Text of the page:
Last year it was Mary Beard’s Women and Power; in 2018 this is the Christmas gift to slip into every feminist book-lover’s stocking. Adapted from WintLast year it was Mary Beard’s Women and Power; in 2018 this is the Christmas gift to slip into every feminist book-lover’s stocking. Adapted from Winterson’s Richard Dimbleby Lecture and supplemented by the text of Emmeline Pankhurst’s 1913 speech “Freedom or Death,” this is a slim, attractive volume that feels timely if insubstantial. Winterson gives a potted history of suffragism and argues that female brains are not wired differently; it’s just social programming that tells us so. Gender imbalances in university admissions and the job market continued into the 1970s, so it’s no surprise, she says, that women are still catching up 40 years later – and she supports measures that could be labeled as positive discrimination.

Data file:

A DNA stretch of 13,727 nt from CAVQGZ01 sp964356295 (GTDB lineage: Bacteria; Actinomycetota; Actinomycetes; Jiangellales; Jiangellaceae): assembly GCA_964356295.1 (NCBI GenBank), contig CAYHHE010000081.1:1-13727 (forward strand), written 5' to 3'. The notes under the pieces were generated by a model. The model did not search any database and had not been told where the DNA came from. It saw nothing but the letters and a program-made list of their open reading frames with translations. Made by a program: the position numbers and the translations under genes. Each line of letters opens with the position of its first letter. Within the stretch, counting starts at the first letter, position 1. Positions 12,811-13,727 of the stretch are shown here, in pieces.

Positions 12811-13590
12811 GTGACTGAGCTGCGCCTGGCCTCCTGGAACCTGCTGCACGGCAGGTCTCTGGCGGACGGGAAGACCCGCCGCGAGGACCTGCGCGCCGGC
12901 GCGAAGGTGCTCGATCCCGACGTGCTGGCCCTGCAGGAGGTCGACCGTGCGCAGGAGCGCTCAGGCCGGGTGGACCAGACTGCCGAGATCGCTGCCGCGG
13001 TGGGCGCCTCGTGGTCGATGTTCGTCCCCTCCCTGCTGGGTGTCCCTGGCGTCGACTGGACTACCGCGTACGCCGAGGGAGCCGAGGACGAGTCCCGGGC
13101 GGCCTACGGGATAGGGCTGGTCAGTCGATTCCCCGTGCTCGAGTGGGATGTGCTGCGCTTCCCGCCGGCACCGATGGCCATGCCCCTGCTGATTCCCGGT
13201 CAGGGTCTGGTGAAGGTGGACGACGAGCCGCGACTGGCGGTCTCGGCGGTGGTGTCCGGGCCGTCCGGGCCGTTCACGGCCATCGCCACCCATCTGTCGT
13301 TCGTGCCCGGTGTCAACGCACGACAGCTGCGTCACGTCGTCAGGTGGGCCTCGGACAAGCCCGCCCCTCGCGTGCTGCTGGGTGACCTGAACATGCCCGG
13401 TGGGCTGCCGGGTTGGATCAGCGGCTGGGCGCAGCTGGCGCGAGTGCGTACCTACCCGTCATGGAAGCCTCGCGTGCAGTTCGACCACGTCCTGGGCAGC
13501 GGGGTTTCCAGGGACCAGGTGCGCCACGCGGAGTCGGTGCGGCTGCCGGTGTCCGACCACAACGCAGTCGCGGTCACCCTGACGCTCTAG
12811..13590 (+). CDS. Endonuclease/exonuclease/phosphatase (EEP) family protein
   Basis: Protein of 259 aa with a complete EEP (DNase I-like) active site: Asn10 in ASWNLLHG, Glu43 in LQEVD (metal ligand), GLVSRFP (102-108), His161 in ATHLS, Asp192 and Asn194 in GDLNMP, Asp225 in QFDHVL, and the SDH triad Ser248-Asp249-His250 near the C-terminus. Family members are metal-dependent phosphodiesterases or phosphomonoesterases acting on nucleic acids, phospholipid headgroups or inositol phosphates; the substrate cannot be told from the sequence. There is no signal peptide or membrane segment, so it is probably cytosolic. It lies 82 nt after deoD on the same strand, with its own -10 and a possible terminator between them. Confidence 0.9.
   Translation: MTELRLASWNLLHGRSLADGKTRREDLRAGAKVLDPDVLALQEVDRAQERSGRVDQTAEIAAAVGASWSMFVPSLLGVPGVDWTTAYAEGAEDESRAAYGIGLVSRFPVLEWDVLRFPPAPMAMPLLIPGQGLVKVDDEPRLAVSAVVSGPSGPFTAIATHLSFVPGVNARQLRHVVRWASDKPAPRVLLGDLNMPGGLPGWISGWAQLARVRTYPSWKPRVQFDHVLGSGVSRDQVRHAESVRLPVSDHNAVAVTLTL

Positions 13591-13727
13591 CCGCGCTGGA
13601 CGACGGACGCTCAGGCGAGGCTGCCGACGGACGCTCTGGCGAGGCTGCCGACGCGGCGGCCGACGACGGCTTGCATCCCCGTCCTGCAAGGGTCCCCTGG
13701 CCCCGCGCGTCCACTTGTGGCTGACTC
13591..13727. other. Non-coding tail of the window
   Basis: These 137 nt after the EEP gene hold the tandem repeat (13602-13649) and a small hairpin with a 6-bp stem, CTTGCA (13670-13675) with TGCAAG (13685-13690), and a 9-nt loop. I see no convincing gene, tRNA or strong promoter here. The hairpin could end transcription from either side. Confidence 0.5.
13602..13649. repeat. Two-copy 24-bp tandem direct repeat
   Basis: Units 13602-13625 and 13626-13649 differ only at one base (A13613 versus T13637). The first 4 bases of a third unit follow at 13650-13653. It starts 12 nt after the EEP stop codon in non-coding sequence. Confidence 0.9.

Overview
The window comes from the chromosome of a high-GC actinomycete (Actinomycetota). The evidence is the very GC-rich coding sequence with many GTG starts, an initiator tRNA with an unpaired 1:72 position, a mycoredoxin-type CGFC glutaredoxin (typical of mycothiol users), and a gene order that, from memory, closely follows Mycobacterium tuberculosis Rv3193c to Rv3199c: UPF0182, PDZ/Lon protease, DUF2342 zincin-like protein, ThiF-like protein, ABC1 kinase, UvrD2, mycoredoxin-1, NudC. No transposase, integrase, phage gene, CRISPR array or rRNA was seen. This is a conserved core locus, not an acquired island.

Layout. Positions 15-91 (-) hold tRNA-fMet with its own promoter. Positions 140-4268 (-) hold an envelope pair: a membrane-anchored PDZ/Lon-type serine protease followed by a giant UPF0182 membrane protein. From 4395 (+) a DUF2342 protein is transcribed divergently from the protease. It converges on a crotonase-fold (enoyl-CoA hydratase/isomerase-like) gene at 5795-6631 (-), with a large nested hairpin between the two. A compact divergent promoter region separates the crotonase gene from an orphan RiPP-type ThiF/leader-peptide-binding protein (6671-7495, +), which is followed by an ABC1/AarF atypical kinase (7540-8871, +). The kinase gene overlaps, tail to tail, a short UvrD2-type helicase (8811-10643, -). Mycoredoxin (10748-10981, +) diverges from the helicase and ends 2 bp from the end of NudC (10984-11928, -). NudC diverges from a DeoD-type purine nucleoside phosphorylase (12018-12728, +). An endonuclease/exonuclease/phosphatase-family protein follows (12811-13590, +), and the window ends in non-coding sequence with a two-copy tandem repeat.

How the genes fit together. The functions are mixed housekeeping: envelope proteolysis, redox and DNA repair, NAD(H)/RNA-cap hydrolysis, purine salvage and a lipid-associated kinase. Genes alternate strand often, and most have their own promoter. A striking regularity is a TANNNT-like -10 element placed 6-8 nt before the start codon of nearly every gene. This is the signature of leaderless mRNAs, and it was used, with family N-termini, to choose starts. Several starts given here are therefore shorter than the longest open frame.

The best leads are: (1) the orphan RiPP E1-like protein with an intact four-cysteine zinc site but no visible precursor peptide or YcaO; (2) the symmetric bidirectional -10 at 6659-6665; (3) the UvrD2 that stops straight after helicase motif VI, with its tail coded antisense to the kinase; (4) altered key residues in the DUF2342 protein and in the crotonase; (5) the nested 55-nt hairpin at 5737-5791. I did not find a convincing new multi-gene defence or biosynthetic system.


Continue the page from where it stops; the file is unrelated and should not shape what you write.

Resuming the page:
From the #MeToo movement she makes what seems like an odd swerve into discussing AI because computer science/Silicon Valley is very male-dominated and she wants to be sure women have a respected role in the future. My reaction to this was the same as to Beard’s book and Chimamanda Ngozi Adichie’s We Should All Be Feminists: you can’t (and I don’t) dispute what the author has to say; for the most part the points are compelling and well made. Yet I don’t necessarily feel that I learned anything, or saw something familiar in a new way.
“When prejudice and bad science are no longer in the way, women always prove themselves as capable as men.”
“that’s how it is with patriarchy – we don’t notice the all-male panels, the movies where women are just the love interest, the number of male presenters on TV and radio […] and we do need parity, because women are one half of the population.”...more